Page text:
“I’m sorry I didn’t help you carry laundry downstairs, but I thought it made you proud to do your job on your own” (I have an injury from childhood that makes walking difficult, and stairs I have to hold on to the rail, making carrying baskets very difficult)

“I’m sorry I never cut the grass, but those city rules are nuts, who cares if it is 12 inches tall?” (I hired a lawn service to avoid penalties and be able to have my kids play outside in a cared for lawn, his brand new mower sits unused in the garage)

“I’m sorry I can’t give you space right now to heal, but If I back off I’m afraid I’ll lose you forever” (So he continues to hug, pet and say he loves me 600 times a day, when I have not had that attention from him ever, it feels so false)

“I’m sorry I yell at you and the kids, but my life is very stressful and I can’t handle when things change and I don’t know” (like when I had 2 flavors of ice cream for the kids, that was a stressful change we all needed to suffer your yelling)

“I’m sorry I yell at the kids to be quiet, but my whole day is very noisy” (when the kids start singing and giggling in the van, he tells them to stop)

“I’m sorry you have been unhappy, but I didn’t know” (He hasn’t looked at me, really looked at me,  in years, of course he doesn’t know.)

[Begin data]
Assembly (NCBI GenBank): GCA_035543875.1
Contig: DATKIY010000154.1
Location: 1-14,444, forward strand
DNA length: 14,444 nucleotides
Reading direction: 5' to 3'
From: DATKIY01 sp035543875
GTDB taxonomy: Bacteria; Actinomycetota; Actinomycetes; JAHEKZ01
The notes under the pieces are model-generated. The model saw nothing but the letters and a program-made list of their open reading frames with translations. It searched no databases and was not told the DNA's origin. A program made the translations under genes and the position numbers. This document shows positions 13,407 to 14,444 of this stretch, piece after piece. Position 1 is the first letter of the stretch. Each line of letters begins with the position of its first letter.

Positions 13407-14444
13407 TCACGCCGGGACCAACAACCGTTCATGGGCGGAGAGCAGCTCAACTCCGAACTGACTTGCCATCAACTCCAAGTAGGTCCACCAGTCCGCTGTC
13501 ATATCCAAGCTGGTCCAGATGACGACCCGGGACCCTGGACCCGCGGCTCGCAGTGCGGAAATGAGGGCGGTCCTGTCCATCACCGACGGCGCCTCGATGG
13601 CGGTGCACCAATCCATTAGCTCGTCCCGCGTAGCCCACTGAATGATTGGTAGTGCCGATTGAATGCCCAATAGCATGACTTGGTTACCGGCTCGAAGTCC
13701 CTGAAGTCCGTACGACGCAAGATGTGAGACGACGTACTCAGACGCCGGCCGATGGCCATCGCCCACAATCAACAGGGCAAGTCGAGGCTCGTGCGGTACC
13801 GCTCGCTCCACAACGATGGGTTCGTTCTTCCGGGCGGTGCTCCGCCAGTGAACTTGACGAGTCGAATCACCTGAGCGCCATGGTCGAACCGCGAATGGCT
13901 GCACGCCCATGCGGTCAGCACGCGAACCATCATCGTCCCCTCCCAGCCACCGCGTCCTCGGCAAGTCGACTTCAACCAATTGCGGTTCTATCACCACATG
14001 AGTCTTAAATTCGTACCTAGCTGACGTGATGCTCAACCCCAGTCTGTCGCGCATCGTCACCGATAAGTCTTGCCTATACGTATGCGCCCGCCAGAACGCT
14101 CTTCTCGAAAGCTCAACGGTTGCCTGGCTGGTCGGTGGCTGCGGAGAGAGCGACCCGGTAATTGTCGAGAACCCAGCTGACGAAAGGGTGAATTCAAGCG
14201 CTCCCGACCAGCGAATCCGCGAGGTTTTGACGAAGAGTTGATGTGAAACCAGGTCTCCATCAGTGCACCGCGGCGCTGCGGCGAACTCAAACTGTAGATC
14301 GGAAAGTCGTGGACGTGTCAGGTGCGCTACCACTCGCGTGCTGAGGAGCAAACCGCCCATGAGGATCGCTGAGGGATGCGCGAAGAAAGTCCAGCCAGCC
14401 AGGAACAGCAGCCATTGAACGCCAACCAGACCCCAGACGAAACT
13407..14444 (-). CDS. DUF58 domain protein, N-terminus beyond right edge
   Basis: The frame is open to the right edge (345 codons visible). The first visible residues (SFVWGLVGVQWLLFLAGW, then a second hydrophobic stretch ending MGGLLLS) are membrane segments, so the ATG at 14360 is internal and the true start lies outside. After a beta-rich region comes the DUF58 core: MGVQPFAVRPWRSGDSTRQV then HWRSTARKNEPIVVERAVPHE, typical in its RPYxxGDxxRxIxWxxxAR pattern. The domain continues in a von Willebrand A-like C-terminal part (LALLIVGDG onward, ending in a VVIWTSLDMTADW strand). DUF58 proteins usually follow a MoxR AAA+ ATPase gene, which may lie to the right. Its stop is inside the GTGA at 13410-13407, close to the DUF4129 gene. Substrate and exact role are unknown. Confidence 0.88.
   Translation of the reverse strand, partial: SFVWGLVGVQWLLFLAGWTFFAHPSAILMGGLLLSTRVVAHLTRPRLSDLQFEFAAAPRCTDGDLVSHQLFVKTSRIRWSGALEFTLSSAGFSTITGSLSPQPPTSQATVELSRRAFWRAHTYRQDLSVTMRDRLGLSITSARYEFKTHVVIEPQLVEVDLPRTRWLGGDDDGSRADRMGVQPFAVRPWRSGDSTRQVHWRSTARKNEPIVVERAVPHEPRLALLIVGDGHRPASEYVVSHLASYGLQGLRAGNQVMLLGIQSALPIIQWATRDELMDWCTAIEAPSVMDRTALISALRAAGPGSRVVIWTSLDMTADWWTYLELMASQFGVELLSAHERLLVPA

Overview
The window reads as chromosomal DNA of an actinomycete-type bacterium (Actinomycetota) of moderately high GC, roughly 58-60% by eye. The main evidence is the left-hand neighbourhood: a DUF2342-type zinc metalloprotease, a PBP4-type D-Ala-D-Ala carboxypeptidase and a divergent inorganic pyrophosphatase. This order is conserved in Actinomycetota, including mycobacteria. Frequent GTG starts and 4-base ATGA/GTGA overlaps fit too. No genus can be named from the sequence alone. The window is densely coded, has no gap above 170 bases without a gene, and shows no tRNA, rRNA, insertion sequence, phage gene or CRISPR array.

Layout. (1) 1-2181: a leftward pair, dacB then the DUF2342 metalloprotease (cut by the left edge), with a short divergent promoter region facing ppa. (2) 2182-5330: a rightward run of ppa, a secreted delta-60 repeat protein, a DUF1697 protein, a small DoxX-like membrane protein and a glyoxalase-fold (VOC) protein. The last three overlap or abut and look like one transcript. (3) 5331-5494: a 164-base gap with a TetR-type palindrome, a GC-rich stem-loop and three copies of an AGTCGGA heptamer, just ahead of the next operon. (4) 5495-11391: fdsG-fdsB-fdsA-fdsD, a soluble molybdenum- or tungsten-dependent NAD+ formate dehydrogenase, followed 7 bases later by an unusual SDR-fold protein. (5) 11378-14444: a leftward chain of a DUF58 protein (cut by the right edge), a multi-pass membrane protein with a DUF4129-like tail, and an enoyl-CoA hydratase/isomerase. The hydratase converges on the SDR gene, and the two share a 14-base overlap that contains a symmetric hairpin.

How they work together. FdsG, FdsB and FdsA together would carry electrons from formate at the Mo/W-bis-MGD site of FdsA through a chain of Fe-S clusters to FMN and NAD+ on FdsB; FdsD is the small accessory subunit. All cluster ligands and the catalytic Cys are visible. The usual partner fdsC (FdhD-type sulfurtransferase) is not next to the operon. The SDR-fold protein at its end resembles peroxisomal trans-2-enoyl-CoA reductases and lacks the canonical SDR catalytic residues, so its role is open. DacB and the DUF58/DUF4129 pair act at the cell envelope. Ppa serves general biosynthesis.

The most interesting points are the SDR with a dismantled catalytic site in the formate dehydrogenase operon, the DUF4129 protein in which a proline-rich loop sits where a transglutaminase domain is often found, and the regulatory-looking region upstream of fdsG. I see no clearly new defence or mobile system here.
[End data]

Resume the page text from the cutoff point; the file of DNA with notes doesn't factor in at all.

“I’m sorry you are hurting, but you can’t make me leave” (He has always convinced me to hang in there and give him another chance. I’m not sure I can or should this time.)

“I’m sorry I didn’t call, but -I forgot- my phone died-I lost track of time-I’m just so busy” (I can’t call him at work, and his cell phone doesn’t work in the factory? and I never know what time he’ll be home)

“I’m sorry I didn’t get you anything for -Christmas-Anniversary-Birthday-, but the store had nothing I could afford for you that was nice or would mean anything” (you mean when you went out Christmas Eve to Walmart just because I hinted that I was excited to open gifts? That I have every year managed to do something special for little or no money for you? That I work with the kids so they each have something for you? Thank you for the boxed set of DVDs you grabbed from the end aisle display)

“I’m sorry that when I brought you home from the sedated dental visit, I left you in your coat, sitting up in a chair alone for hours, but I didn’t think it would hurt your neck like that”